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Hiring for Now vs Hiring for the Future

Posted on September 01, 2021 by

Two candidates walk in for an interview, one checks off most of the boxes you’re looking for, the other checks them all and then some; however, comes with a higher price tag.  As a company, what do you do?  Are you looking to make a quick fix in hope that it will all work out; or do you hire the pricier, more qualified candidate?  In essence, does your current hiring practice have you hiring for now or for the future?

Taking into account the average onboarding cost of a new hire in 2020 was $4,000 (glassdoor.com), the less costly candidate may cost you less in hourly or salary, but comes with the potential for certain downfalls. These drawbacks include longer ramp-up time, extended training, unfamiliar with certain software systems, potential for higher turn-over rate, and more.  If you’re simply looking for a quick fix, a “band-aid” so to speak, this type of hire can cost you more in the long run than hiring someone who may cost more up front but saves you money and headaches in the future.

Hiring for the future has its advantages in the workplace too.  Think . . . “talent begets talent.”  When you hire top performers, they are more likely to attract top talent to your company (and unfortunately the same can be said when you hire the wrong person).  Those with experience in the industry and field they are looking to join, offer more than just their knowledge.  They bring with them outside objectives and ideas, diversifying your workforce and helping to propel your company forward.  With less ramp-up time in training and onboarding, you get a quicker return on your initial investment.  You also broaden your talent pool, with the connections that person brings.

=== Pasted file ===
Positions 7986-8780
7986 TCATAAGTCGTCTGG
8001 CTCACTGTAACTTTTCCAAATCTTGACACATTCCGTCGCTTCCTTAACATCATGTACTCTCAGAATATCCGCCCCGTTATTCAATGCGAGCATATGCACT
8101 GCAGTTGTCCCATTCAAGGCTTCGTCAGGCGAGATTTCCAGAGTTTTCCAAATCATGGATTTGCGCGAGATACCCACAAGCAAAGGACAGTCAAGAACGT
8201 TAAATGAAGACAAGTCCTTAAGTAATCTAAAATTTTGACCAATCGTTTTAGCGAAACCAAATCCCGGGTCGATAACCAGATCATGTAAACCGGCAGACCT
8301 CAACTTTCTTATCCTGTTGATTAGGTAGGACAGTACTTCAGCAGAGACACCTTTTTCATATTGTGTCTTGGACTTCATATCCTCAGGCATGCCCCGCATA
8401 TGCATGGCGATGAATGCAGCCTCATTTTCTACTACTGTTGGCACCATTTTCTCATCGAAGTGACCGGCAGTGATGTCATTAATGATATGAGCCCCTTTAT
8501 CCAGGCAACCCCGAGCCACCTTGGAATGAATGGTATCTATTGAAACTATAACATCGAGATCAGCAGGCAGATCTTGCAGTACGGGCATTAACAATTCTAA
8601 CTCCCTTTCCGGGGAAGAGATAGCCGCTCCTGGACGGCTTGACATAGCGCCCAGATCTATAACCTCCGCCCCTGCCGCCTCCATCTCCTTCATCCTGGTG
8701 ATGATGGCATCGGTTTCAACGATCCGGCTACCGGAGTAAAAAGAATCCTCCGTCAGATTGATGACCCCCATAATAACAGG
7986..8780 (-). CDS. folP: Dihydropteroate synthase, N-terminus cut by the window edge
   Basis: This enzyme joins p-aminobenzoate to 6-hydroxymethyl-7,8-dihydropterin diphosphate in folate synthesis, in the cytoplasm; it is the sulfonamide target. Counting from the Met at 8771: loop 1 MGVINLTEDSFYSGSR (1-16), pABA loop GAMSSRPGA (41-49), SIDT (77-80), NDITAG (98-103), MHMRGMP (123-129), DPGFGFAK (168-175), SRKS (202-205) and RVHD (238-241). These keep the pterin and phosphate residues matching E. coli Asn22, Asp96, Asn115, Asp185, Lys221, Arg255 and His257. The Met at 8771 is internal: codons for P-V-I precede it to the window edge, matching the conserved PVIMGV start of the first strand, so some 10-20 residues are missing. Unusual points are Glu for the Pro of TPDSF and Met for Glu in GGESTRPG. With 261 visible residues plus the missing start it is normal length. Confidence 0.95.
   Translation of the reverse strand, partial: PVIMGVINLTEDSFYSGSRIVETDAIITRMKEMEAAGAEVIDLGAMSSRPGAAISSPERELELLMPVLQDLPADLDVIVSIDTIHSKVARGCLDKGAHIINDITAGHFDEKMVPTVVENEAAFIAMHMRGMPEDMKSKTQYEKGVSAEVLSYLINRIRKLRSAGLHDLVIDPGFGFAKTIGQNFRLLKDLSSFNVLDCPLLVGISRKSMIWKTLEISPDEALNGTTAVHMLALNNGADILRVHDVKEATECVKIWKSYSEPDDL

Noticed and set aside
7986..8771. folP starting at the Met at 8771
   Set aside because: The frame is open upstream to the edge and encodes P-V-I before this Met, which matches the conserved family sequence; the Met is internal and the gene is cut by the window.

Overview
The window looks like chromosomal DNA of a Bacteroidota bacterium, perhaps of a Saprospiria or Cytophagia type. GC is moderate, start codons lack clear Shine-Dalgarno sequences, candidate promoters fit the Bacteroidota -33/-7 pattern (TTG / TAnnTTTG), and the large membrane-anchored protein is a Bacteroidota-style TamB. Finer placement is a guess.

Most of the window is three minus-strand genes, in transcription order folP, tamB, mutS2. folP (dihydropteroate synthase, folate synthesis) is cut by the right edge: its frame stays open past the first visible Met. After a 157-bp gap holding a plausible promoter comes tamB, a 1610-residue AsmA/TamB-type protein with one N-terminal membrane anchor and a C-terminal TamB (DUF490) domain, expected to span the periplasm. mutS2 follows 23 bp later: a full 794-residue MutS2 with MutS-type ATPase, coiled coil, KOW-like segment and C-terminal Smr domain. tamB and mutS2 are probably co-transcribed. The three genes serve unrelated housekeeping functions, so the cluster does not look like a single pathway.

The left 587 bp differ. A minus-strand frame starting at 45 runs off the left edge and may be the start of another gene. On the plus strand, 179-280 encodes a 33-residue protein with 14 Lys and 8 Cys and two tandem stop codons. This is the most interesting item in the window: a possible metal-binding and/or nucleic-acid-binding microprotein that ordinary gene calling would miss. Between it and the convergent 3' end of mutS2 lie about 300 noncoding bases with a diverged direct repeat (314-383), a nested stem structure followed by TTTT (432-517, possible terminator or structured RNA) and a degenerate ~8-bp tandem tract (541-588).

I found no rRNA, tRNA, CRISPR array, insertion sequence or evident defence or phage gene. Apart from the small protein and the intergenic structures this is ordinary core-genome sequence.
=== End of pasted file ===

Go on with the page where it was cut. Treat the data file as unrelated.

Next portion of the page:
It’s easier sometimes to make the knee-jerk reaction and simply hire someone to fill the “void,” hoping that they solve your problems because they come with a discount price tag; but more often than not, they will cost you more in the long run.  Ask yourself – where will this person be in 5-10 years with the company?  If your answer is uncertain, it may be time to re-evaluate your hiring practices and start looking for some stronger, more qualified candidates . . . professionals who will not only add value to your company but will really help you take it to the next level.